PAULA

MOTHER's leading lady is Ana. EarthBound's leading lady is Paula. Let's compare!

Ana is a magical blonde girl with a kind heart and a pure spirit. Paula is a magical blonde girl with a kind heart and a pure spirit. Ana wears pink. Paula wears pink. Ana wears a hat. Paula wears a ribbon. Ana whacks foes with a frying pan. Paula whacks foes with a frying pan. Ana nukes enemies with elemental psychokinesis. Paula nukes enemies with elemental psychokinesis. Ana is the daughter of a priest. Paula is the daughter of a preschool proprietor. Ana sets out with Ninten to rescue her abducted mother. Paula gets kidnapped and must be rescued by Ness. Ana gives Ninten his first dance. Paula gives Ness the Franklin Badge. Ana has tender feelings for Ninten. Paula has tender feelings for Ness.

God, Itoi's heroines are boring. Paula is every bit as saccharine, passive, and bland as Ana, and she suffers the indignity of getting kidnapped and needing to be rescued twice. (As you might have guessed, I'm more of a Kumatora person.)

(Postscript: actually, after going through the ending again, I realized I really enjoy the way Paula expresses her feelings for Ness during the epilogue by not expressing them. Rather than the goopy "Ness...I..." sort of affair we might expect from a Japanese RPG, Paula simply extends Ness a cordial farewell, and then drags it out much, much longer than she needs to because she's so reluctant to leave him. Okay − that's really cute and clever.)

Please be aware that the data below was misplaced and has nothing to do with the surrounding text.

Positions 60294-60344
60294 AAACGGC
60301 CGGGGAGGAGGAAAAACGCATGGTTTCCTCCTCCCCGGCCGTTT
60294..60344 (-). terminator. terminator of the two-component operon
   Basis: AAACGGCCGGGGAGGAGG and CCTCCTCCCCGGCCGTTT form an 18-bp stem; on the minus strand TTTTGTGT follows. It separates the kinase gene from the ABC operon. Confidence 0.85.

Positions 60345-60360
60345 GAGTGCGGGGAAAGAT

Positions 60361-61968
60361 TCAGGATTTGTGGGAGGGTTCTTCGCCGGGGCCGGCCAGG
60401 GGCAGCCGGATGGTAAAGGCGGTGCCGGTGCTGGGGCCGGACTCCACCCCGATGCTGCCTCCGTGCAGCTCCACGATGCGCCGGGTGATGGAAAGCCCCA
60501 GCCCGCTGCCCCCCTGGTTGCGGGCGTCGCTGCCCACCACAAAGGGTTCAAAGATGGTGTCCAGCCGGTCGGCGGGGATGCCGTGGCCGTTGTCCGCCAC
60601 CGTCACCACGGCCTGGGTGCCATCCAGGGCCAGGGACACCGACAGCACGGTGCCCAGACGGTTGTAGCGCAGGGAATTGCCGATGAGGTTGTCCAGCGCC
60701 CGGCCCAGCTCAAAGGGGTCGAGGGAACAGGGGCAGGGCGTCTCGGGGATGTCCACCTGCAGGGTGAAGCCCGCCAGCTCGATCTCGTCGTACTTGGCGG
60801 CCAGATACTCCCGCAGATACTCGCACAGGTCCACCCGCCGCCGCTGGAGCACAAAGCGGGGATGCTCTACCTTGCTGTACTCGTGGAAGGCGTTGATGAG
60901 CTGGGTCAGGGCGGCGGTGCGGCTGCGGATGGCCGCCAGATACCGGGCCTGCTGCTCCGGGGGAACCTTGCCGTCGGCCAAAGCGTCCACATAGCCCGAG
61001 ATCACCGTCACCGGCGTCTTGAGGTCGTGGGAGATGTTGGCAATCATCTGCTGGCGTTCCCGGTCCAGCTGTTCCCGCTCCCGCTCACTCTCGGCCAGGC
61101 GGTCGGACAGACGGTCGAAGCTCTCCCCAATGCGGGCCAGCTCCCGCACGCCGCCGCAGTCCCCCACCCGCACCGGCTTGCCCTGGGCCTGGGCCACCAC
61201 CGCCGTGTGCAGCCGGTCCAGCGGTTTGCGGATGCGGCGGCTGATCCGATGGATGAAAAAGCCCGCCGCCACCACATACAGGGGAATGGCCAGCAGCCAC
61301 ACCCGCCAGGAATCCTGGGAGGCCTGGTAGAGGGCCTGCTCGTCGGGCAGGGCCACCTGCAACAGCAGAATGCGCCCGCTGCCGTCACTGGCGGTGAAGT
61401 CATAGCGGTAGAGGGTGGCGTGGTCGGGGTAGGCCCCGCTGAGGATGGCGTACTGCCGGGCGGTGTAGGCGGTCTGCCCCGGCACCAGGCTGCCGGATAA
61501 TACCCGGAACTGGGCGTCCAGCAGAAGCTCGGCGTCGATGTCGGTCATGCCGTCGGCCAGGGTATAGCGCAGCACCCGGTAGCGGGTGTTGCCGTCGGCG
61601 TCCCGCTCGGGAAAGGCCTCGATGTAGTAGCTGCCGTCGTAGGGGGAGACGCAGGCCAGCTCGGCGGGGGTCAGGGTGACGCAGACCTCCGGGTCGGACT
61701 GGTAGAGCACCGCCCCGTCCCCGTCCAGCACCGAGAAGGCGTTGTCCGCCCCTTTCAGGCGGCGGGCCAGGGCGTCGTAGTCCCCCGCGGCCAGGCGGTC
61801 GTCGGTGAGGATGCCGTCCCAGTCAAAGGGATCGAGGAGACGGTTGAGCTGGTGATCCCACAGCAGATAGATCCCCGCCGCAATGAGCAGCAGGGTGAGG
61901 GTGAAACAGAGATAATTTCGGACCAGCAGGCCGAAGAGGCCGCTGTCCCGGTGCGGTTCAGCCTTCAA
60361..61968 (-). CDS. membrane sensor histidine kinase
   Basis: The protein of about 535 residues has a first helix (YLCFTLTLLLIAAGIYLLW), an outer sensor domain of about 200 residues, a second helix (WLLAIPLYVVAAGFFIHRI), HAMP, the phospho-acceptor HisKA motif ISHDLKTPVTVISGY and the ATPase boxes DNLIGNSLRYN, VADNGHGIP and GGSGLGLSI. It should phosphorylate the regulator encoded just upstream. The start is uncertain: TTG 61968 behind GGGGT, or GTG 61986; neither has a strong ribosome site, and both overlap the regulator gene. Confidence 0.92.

Among the four chosen heroes, Paul is the most likely to be felt as a deadweight for most of the game. She's got the lowest health, the weakest physical attack, and with the exception of PSI Shield and Fire, she has very few abilities that can't be done almost as well or better by her teammates. But since this is still a MOTHER game, the female essence is once again the greatest power in the world.

In MOTHER, Teddy's tremendous physical strength proves all but useless against the forces of darkness, and humanity is eventually saved by a lullaby and a mother's love. In EarthBound, Ness absorbs the power of Magicant and becomes a peerless war titan. This is only useful, however, for the next hour or so of the game as the group travels to alien-occupied Onett and then to Giygas's lair. Once it's time to face Giygas, Ness's unsurpassed power amounts to squat, and it's up to Paula to save everyone (and everything) from Giygas. Her "Pray" command, which usually generates a random PSI effect (and is generally better off not being used) becomes the one thing that can overcome Giygas. If Paula falls during the final battle and can't be brought back to consciousness, you might as well reset the game. (Hmm. This might explain why she keeps getting targeted and kidnapped by Giygas's agents.)